Type III food allergy may promote inflammation – like in Crohn’s disease
Crohn’s disease (CD) is a chronic inflammatory disease which most commonly affects the end of the small bowel and the beginning of the colon, but may affect any part of the gastrointestinal tract. Like ulcerative colitis, CD can be both painful and debilitating.
A delayed IgG food allergy may play a role in CD. The ImuPro concept may thus be a useful addition to usual therapies. Learn more about the concept and your ImuPro way.
People suffering from CD often experience loss of appetite and may lose weight as a result. A feeling of low energy and fatigue is also common. CD is a chronic disease, so this means patients will likely experience periods when the disease flares up and causes symptoms, followed by periods of remission when patients may not notice symptoms at all.
Common Symptoms of Crohn’s Disease
- Stomach aches
- Severe bouts of watery or bloody diarrhoea
- Abdominal pain
The diagnosis of Crohn’s disease
There is no single diagnostic test for the diagnosis. Instead, it is the sum of several examinations like blood analysis, stool test, ultrasound scan, colonoscopy or gastroscopy. To ensure the right therapeutic steps, the extent and the severity of the inflammation need to be defined.
The causes of Crohn’s disease
Recent studies indicate that foods can trigger such inflammations, for example through a type III food allergy. A diet based on the elimination of such foods could supplement the standard drug therapy with anti-inflammatory medications such as corticosteroids.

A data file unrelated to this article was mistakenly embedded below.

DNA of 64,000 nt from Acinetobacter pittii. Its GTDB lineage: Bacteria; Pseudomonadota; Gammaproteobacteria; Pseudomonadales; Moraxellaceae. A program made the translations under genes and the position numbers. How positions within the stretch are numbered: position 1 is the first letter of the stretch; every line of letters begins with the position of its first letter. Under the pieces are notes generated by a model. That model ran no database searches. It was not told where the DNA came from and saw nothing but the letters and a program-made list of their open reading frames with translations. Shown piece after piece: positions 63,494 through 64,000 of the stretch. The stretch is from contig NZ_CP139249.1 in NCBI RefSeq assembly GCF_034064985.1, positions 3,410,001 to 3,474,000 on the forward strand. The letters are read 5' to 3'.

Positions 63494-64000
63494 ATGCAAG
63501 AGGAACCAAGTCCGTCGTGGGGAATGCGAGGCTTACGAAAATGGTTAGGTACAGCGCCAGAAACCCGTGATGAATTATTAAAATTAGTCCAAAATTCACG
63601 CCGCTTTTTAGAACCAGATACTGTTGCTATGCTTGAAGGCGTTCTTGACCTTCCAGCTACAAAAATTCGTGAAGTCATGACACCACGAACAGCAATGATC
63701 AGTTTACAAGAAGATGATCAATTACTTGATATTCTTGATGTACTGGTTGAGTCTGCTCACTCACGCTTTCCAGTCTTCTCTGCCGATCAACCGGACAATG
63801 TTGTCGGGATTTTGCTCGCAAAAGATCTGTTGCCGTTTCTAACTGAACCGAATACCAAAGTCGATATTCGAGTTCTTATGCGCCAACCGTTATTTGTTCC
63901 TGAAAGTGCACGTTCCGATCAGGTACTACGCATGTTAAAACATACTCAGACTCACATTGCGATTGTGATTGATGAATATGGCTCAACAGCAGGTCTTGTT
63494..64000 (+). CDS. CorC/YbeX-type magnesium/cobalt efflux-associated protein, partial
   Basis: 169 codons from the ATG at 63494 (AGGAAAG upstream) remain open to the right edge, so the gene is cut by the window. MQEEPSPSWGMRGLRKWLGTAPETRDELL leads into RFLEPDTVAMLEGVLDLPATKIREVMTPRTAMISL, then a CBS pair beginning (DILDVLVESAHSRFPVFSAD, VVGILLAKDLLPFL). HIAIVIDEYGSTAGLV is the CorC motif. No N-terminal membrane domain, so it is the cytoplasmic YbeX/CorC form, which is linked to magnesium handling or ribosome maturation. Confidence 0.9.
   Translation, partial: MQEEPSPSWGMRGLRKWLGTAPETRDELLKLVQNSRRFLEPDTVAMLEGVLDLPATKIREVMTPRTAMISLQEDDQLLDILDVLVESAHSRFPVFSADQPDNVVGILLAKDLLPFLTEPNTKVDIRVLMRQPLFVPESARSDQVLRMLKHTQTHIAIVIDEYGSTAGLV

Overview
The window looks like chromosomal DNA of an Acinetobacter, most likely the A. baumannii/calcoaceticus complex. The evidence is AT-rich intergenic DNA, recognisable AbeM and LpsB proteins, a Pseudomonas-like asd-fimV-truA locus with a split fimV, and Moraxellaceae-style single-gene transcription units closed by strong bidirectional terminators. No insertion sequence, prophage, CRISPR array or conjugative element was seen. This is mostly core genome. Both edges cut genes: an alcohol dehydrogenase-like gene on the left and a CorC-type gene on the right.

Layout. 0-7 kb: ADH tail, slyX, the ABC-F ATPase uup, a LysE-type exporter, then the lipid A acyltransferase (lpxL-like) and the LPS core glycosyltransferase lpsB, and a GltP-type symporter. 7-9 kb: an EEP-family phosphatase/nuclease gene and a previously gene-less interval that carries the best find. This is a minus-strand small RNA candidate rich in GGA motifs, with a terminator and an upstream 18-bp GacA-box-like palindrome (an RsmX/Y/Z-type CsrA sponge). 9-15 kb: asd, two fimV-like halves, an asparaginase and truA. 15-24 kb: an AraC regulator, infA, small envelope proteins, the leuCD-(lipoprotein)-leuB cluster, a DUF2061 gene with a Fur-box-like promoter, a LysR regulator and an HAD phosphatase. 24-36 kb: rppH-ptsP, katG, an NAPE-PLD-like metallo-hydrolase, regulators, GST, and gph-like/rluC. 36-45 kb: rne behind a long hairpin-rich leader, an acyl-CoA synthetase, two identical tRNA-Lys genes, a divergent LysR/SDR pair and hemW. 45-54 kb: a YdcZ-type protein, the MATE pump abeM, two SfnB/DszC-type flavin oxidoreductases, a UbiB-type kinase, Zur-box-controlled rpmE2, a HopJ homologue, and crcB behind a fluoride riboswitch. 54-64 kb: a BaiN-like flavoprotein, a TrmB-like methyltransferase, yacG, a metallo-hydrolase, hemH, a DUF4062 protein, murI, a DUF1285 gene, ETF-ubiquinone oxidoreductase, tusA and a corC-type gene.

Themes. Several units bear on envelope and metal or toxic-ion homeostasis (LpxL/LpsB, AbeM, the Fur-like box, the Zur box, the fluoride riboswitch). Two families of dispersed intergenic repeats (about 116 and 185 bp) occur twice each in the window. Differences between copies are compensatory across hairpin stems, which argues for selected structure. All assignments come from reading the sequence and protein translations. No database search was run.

The diagnosis of Crohn’s diseaseCD mostly affects individual sections of the gastro-intestinal tract; most often the transition of the small intestine to the colon. The inflammation may cover the entire intestinal wall and even organs outside the intestine such as joints, eyes and skin. A particular genetic profile may predispose persons to develop CD.
The scientific approach to Crohn’s disease and IgG
Food as a trigger of Crohn’s disease has long been discussed in literature. As CD is an inflammatory disease, IgG antibodies could also play an important role in the disease when other factors can be excluded.
In a study published in 2010, an exclusion diet was performed upon presence of IgG to food (“Clinical relevance of IgG antibodies against food antigens in Crohn’s Disease: A double-blind cross-over diet intervention study”, Bentz et al., Digestion 2010; 81:252-264). 79 CD patients and 20 healthy persons in a control group were examined for IgG. Afterwards, the clinical relevance of these food IgG antibodies was assessed in a double-blind cross-over study with 40 patients. Based on the IgG antibodies, an elimination diet was planned. Increased quantities of food-specific IgG antibodies were detected in CD patients. A statistically significant reduction in stool frequency compared to the control group was achieved when the CD patients complied with the specific elimination diet.
Another study aimed to show the effect of the intake of IgG positive food in CD patients in remission (“The effects of provocation by foods with raised IgG antibodies and additives on the course of Crohn’s disease: A pilot study”. Uzunismail et al., Gastroenterol 2012; 23 (1): 19-27). In all patients, increased markers of intestinal inflammation, abdominal symptoms as well as histological evidence were found after a 3 day food challenge with IgG positive food. The authors concluded that foods with raised IgG antibody levels and food additives can provoke the symptoms and may stimulate the inflammation in patients with CD.